“Altruism, generosity, solidarity and civic spirit are not like commodities that are depleted with use. They are more like muscles that develop and grow stronger with exercise. One of the defects of a market-driven society is that it lets these virtues languish. ― Michael J. Sandel, What Money Can't Buy: The Moral Limits of Markets
Markets have become detached from morals and market values are moving into areas of life where they don't belong, eg. health, education, family life, nature, civic duties, etc. A market economy is inexorably turning into a market society. Michael Sandel writes in What Money can’t Buy, ‘The difference is this: A market economy is a tool — a valuable and effective tool —for organizing productive activity. A market society is a way of life in which market values seep into every aspect of human endeavour. It’s a place where social relations are made over in the image of the market.’ In The Market as God, Harvey Cox writes:
The latest trend in economic theory is the attempt to apply market calculations to areas that once appeared to be exempt, such as dating, family life, marital relations, and child-rearing. Henri Lepage, an enthusiastic advocate of globalization, now speaks about a "total market." . . . There seems to be nowhere left to flee from its untiring quest. Like the Hound of Heaven, it pursues us home from the mall and into the nursery and the bedroom.
It used to be thought — mistakenly, as it turns out — that at least the innermost, or "spiritual," dimension of life was resistant to The Market. . . But as the markets for material goods become increasingly glutted, such previously unmarketable states of grace as serenity and tranquillity are now appearing in the catalogues. . . Thus The Market makes available the religious benefits that once required prayer and fasting . . .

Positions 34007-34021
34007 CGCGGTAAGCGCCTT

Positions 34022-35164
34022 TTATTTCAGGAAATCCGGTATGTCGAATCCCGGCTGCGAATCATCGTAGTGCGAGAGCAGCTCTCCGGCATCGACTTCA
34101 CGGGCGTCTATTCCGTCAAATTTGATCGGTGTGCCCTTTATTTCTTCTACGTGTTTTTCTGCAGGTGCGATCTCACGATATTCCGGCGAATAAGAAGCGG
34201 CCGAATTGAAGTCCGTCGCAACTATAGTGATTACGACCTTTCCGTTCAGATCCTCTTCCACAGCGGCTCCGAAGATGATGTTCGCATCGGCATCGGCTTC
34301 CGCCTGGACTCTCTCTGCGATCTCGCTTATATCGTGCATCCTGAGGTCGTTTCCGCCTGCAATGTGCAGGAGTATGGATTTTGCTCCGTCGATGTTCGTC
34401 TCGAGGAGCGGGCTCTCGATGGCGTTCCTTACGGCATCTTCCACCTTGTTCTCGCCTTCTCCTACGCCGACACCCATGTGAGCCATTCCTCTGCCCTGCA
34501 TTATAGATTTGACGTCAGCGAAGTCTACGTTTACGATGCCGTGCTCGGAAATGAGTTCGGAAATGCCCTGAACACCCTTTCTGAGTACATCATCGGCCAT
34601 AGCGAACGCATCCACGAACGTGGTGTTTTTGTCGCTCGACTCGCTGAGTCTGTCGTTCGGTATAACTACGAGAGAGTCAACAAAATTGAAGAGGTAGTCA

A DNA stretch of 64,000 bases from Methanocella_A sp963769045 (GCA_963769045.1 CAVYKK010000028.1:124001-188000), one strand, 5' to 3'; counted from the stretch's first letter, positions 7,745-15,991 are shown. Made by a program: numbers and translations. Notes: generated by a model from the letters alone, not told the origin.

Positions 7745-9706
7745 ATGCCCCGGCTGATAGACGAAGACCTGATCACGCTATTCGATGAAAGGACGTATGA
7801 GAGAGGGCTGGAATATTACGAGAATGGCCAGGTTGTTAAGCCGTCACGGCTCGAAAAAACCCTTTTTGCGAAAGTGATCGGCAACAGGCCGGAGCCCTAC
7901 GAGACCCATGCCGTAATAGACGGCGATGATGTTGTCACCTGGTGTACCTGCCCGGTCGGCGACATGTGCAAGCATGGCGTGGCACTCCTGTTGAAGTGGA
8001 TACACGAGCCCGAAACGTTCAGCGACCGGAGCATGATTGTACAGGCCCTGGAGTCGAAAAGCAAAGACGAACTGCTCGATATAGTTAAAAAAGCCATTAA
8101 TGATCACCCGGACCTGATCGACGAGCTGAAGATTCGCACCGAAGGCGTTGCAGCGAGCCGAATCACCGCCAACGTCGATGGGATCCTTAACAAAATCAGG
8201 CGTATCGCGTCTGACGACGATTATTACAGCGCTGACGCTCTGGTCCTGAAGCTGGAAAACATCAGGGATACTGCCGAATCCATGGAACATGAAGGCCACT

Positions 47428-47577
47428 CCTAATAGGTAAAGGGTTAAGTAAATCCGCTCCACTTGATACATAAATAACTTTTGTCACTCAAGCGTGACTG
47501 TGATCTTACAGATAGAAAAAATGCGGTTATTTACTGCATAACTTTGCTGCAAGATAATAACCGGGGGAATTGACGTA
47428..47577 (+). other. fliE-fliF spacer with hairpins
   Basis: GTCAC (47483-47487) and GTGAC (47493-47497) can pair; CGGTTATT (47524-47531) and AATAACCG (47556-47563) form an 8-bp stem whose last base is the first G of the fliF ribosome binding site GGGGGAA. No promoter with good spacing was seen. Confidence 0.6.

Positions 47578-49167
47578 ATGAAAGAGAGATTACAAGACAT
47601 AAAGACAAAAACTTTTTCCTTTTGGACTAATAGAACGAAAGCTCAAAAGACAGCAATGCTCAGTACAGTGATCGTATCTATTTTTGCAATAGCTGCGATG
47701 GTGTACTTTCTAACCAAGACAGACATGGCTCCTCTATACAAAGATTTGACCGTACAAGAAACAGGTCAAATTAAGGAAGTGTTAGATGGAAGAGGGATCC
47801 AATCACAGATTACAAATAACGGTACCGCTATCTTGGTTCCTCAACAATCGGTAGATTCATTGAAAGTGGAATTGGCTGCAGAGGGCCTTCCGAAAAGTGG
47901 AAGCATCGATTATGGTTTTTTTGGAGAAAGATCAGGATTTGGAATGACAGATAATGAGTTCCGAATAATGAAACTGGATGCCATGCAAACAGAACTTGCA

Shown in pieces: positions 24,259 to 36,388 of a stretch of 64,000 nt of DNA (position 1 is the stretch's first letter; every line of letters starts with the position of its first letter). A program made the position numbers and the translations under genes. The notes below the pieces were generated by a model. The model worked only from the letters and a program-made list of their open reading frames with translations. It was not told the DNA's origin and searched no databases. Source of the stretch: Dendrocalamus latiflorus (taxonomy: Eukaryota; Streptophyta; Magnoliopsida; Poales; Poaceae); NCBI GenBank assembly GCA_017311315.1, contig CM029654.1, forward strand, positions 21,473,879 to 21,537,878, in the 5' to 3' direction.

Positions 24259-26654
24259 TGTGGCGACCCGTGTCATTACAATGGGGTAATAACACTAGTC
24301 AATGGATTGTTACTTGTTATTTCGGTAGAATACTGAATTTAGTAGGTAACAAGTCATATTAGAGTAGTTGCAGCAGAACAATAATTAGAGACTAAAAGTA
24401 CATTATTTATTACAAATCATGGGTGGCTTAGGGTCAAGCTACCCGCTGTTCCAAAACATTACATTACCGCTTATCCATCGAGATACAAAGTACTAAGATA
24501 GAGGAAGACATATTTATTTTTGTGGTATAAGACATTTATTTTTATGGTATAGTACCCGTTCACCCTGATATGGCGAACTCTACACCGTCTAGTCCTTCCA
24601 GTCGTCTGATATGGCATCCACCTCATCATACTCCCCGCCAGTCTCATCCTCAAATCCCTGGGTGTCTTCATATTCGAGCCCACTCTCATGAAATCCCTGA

All can now handily be bought without an unrealistic demand on one's time, in a weekend workshop at a Caribbean resort with a sensitive psychological consultant replacing the crotchety retreat master.
Markets promote certain vales and attitudes towards what is being priced. In standard economic theory, a transaction is fine if it results in some people being better off and no-one else is worse off. It assumes that putting a price on a good doesn't change the character of the good. Is this true in all situations? A growing body of research confirms that financial incentives and other market mechanisms can backfire by crowding out non-market norms. Sometimes, offering payment for a certain behaviour gets you less of it, not more. And when market norms displace social norms, the effects can be hard to reverse, as demonstrated in an experimental study in Haifa, Israel in the 1990s.
Some child-care centres faced a familiar problem: parents sometimes came late to pick up their children. To solve this problem, the centres imposed a fine for late pickups. The parental response? Rather than arriving more promptly, twice as many parents started arriving late. Introducing the fine changed the norms. Before, parents who came late felt guilty; they were imposing an inconvenience on the teachers. Now the social norm of a moral obligation was viewed through a market lens as overtime fees. Rather than imposing on the teacher, they were simply paying him or her to work longer.
When the fine was removed, the number of late pickups rose higher still: the price had gone, but the guilt hadn’t come back. The temporary marketplace had, in essence, erased the social contract. The price effect - when the price goes up, people buy less of a good, and when prices go down, they buy more - is generally reliable when material goods like PCs or mobile phones are being discussed. But it is less reliable when applied to social practices governed by non-market norms. Sociologists argue that we live in two worlds, one where social norms dominate and the other where market norms dominate.
The social norms are the actions among friends that are not based on money. For example we might help a friend move his couch without expecting any payment (in fact it would probably be rude to require payment). In contrast to the vague, unclear and implicit dealing of the social world, the market world is the opposite. Here we only deal with people who can benefit us and make us money. When social norms are involved, applying market logic often confounds expectations. Economics is about trade-offs and the trade-off between market and social norms is often ignored.
Depending on which norms we adhere to also affects our behaviour. Studies show that when people are in the social norm world, they are more likely to ask for help and help others. Whereas when people are in the market norm world, they are more self-reliant and self-focused. They are less likely to help strangers or explain things to confused fellow students. They are more likely to work alone and choose individual activities over teamwork. So when we think about money and put ourselves in the market norms world, then we behave as traditional economics expects.